Jeanette Purkis author of new title The Wonderful World of Work discusses her own experiences of employment and why she feels its important to help teens and young adults build up their self confidence before entering the workplace.
I have a diagnosis of Asperger syndrome and I’m employed in a full-time, responsible job with the Australian Public Service. My job is unimaginably wonderful: I have great managers, colleagues who I like and respect, I am valued for my unique thinking style and experiences and the work I do is interesting. The pay and conditions are fantastic too. It’s almost like I died and went to work heaven. Naturally, I would love for all people on the Autism spectrum to be as fortunate as I have been in finding such a great job.
My work life hasn’t always been so good. When I left home at the tender age of 17, the only job I could find was in a fast food restaurant. The work was unpleasant and the only benefit I gained from the job was the small wage it paid.
I also spent many years either unemployed or doing jobs which were similar to my first: low-paid, low-skilled and onerous. I was too anxious to do any at all job for many years, but I never gave up. When I was 25, I decided that I was going to gain an education and get a professional job. I enrolled in a university course and set about improving my skills. I gained a Bachelor, then an Honours and finally a Masters degree. I started a small business and worked as a volunteer receptionist in a gallery. Somewhere in all of that I wrote an autobiography, which was published. My confidence in my abilities and my value as a potential employee just kept on growing.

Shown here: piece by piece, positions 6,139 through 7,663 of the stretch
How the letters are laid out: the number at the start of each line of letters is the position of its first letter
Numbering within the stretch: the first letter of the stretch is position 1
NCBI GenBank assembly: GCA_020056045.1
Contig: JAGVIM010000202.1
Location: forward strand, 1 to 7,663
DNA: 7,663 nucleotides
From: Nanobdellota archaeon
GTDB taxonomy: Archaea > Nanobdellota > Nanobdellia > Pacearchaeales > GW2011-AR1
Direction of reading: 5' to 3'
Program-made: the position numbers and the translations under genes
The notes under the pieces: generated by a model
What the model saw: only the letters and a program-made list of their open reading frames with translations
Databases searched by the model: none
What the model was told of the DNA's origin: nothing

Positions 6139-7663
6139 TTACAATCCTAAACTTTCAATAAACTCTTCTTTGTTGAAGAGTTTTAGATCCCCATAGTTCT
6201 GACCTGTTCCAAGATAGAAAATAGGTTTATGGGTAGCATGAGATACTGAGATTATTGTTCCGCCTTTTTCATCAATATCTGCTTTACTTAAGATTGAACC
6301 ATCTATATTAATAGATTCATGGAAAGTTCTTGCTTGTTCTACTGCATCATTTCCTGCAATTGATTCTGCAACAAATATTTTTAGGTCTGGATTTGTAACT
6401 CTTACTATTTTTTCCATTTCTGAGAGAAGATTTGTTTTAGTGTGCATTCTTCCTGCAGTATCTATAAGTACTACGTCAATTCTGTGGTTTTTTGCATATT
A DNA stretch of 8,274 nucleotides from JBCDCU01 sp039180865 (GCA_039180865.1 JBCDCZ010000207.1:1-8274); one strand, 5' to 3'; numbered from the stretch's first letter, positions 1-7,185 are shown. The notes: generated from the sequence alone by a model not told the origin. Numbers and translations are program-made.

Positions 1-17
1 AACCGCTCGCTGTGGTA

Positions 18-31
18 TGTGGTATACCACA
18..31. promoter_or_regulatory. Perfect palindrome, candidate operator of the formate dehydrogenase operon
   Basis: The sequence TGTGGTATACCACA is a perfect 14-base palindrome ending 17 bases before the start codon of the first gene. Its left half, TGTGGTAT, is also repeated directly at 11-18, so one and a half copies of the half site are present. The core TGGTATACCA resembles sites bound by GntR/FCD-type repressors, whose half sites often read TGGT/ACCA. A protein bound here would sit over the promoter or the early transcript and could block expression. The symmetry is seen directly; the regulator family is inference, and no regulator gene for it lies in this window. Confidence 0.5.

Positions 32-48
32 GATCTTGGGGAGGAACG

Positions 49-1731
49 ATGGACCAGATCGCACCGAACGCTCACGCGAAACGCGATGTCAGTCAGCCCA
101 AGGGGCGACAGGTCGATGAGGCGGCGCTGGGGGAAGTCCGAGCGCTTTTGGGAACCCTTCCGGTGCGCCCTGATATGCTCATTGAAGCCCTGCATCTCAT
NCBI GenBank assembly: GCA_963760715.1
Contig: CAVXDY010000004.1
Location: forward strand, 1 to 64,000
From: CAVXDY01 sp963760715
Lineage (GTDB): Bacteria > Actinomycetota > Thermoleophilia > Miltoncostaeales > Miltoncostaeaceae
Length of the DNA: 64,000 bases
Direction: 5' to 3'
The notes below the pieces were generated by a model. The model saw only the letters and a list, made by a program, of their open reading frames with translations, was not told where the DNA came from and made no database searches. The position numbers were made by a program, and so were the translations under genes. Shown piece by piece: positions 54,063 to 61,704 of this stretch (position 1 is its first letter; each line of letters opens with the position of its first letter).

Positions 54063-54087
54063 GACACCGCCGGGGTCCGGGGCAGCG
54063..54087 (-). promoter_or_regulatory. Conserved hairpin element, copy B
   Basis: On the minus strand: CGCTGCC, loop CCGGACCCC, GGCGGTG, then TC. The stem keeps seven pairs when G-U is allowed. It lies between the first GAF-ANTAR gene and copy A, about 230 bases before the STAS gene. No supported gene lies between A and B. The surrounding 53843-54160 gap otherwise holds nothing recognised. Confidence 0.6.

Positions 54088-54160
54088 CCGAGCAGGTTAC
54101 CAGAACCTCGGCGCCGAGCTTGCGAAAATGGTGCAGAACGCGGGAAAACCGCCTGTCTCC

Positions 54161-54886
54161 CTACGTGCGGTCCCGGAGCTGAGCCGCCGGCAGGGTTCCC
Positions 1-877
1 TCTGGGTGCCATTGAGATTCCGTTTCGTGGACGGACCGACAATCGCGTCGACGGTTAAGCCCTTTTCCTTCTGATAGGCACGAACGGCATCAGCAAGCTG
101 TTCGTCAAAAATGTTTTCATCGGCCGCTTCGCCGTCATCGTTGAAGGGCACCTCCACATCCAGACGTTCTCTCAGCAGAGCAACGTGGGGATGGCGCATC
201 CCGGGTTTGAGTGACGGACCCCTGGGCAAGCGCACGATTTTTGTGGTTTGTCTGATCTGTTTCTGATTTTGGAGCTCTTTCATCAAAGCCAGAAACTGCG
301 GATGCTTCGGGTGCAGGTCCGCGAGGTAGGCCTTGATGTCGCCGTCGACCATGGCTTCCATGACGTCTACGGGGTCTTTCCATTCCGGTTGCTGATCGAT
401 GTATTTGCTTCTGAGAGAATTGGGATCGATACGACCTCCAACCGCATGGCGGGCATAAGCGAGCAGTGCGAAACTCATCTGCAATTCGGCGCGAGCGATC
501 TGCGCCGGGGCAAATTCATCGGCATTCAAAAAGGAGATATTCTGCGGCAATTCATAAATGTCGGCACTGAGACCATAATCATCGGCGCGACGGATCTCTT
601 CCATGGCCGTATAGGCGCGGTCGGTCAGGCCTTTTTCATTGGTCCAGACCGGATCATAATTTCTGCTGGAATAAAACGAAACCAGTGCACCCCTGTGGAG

In the last semester of my Masters degree I applied for a number of graduate jobs in the public service. I saw these advertised and thought to myself ‘I could do that.’ After an exhaustive selection process I was offered a graduate job in a big Government department in Australia’s capital, Canberra. I was anxious about moving to a new city where I did not know one single person and starting a job which was unlike anything I’d ever done. Despite my concerns, the job in Canberra was an overwhelmingly positive thing. It was my ticket out of poverty and it meant that I would be using that incredible Aspie brain of mine to its full capacity.
I loved my public service job as soon as I started it. The hierarchy and structure made sense to me and the work was engaging and challenging. Seven years later and I”m still in the Australian Public Service. And I still love it. I’ve now been an adult and part of the workforce (on and off) for 22 years. I’ve learned a lot about how I can use my unique Aspie skills and attributes to my advantage in the world of work.
I wrote ‘The Wonderful World of Work’ to give young people on the Autism spectrum the benefit of all my knowledge and wisdom about the world of employment. A book like this would have been immensely helpful when I was transitioning from school into the workforce. I firmly believe that everyone has the right to a rewarding and engaging job and that people on the Autism spectrum have qualities that can make us exemplary employees.